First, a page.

Dani and Karl came in and pulsed down within minutes of each other.  Dani reported that Jazzi was drinking well on the trail and was eating at every opportunity.  During the hold Jazzi ate anything she could.  Dayna Weary was kind enough to donate her leftover hay to Jazzi.  Everyone, horses and humans looked good and ate and drank throughout the hour hold.  Soon it was time for Dani and Karl to start the last half of the ride.  I was so proud of Dani and Jazzi, they have come so far in the last few years from complete novices and a green 5 year old to happy travelers.


I had a very fun time with Cheri talking about the different rides in our region and horse confirmation. Cheri has 18,000 miles and she is a wealth of knowledge.   We really enjoyed the several stallions that came through.  I was so blessed she shared so much with me. 


After the last of the riders left the lunch stop we gathered up much of the paraphernalia.  Cheri was concerned as several riders had been reported lost and had not made it to lunch.  The Duck’s daughter was sent to pull ribbons and the rest of us were trucked back to camp.  I was finally able to rest and enjoy a bit of time for myself.  However, it was short lived as Dani and Karl finished at 4 pm, one hour longer than the day before.  They came in 20th and 21st!


Jazzi looked very good and was again hungry eating anything and everything she could.  For Bubba it was another good day on the trail.  Dani complained her legs were sore from posting, but was excited as Jazzi was able to out trot Bubba.  Only a few horses have been able to make Bubba canter and Jazzi is now a member of that club.  Jazzi had an issue when vetting out as she was trying to rack and fox trot.  This makes it hard on the vet as Jazzi looks very off as she attempts to find the mystery gait. Bubba vetted out without any problems.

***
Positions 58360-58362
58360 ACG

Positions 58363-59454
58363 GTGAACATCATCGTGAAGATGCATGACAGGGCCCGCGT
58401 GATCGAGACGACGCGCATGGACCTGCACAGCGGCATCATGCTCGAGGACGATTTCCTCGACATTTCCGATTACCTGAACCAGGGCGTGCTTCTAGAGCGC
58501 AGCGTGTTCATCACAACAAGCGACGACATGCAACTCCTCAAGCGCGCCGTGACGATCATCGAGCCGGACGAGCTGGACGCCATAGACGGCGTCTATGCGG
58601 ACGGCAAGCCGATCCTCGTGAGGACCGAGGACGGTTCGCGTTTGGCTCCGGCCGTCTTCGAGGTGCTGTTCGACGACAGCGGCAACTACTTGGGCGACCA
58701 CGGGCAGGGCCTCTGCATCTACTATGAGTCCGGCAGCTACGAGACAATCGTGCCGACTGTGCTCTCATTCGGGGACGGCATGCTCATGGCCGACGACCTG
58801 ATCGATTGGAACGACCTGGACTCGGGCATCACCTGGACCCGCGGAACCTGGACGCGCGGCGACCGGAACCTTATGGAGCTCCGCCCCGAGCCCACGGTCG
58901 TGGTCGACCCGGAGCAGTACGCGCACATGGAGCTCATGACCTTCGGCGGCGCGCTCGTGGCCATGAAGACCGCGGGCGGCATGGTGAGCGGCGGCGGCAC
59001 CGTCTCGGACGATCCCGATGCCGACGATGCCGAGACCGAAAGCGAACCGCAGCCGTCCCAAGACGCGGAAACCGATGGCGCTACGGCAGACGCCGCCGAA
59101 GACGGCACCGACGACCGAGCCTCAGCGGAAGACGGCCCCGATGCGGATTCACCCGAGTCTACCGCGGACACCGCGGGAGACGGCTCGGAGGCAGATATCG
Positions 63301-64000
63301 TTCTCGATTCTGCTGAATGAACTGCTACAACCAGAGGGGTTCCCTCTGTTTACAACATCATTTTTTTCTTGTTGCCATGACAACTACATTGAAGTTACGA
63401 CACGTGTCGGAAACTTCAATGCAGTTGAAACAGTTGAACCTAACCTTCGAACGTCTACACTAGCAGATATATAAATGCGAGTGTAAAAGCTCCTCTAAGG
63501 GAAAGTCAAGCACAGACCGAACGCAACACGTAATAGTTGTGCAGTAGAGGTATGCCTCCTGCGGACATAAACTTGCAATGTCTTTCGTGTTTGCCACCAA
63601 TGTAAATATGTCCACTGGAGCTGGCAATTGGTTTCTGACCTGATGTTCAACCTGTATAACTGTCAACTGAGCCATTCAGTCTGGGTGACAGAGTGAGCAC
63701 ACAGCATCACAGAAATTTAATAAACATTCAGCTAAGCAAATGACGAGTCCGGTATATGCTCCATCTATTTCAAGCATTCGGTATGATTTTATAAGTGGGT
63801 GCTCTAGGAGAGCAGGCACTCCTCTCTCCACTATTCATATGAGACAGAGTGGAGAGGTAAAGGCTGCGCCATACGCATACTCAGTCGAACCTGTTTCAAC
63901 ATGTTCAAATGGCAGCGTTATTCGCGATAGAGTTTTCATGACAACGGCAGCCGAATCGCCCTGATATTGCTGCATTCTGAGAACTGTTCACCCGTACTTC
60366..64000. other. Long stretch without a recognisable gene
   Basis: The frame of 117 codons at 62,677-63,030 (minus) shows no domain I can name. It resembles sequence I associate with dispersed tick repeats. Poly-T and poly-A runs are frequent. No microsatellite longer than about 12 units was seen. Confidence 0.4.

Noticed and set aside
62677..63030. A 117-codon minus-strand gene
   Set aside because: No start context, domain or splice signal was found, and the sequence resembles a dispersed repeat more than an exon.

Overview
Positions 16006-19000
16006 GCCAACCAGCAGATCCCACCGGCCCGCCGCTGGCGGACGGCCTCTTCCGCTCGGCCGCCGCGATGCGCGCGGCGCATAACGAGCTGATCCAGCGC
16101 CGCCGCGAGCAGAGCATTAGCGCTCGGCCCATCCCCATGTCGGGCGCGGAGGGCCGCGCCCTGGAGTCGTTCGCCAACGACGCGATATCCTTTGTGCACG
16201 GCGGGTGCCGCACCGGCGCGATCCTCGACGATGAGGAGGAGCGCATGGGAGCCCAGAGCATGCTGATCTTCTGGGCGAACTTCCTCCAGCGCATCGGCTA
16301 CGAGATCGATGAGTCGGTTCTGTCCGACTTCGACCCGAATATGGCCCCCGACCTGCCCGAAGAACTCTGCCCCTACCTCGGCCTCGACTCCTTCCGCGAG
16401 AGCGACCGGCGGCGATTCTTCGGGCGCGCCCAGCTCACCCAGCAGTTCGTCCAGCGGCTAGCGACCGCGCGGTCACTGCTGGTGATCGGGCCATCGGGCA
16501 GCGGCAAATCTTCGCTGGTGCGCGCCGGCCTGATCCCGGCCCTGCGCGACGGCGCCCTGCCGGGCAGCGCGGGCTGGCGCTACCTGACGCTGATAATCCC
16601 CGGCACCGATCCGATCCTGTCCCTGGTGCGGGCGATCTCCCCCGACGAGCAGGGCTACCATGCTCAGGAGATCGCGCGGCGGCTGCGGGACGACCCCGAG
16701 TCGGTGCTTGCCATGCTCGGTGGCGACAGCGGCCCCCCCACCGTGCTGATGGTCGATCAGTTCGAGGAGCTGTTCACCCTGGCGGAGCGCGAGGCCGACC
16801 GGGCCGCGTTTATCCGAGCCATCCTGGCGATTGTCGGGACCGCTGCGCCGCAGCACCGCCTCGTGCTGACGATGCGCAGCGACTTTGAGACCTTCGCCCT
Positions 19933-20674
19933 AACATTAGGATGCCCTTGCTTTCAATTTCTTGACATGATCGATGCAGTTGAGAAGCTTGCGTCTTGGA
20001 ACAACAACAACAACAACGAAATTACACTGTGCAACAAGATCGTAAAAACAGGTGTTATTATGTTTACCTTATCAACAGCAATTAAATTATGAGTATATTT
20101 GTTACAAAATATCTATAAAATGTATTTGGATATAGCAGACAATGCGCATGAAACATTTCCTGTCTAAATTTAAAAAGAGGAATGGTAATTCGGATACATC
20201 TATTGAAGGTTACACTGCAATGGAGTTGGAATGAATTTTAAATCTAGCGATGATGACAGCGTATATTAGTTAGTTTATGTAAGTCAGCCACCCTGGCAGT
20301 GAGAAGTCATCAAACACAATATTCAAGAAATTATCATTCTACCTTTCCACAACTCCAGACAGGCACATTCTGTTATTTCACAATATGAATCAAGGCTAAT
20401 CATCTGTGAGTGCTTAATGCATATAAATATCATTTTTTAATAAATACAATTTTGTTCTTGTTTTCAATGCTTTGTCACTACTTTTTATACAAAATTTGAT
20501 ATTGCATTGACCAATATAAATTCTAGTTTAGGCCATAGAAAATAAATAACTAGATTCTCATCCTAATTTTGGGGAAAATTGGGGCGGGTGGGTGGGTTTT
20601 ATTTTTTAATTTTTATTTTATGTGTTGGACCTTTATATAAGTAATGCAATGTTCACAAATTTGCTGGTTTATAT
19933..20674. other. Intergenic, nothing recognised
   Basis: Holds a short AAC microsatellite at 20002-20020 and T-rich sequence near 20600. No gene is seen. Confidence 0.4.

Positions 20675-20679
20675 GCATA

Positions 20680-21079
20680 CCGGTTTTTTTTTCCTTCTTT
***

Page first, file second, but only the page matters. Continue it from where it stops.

Later that evening Jazzi was sweating under her blanket, everywhere except were her saddle was.  I was able to borrow a cooler (I had forgotten Jazzi’s after it was washed) and gave her some e-lytes per Tammy’s suggestion.  However later when I asked the vet he did not think e-lytes were a good idea.  I guess I have some research to do here.  I guess I really need to get the gait trainer over to help Jazzi find those mysterious gaits.


Many thanks to the Duck and his crew for a great ride, a well marked trail and excellent maps. This is a wonderful ride.   I am forever indebted to Karl and Bubba for taking my girls safely down the trail.  Karl and Bubba, no body does it better!   


Nancy Reed
Lazy J Ranch

Elfin Forest , CA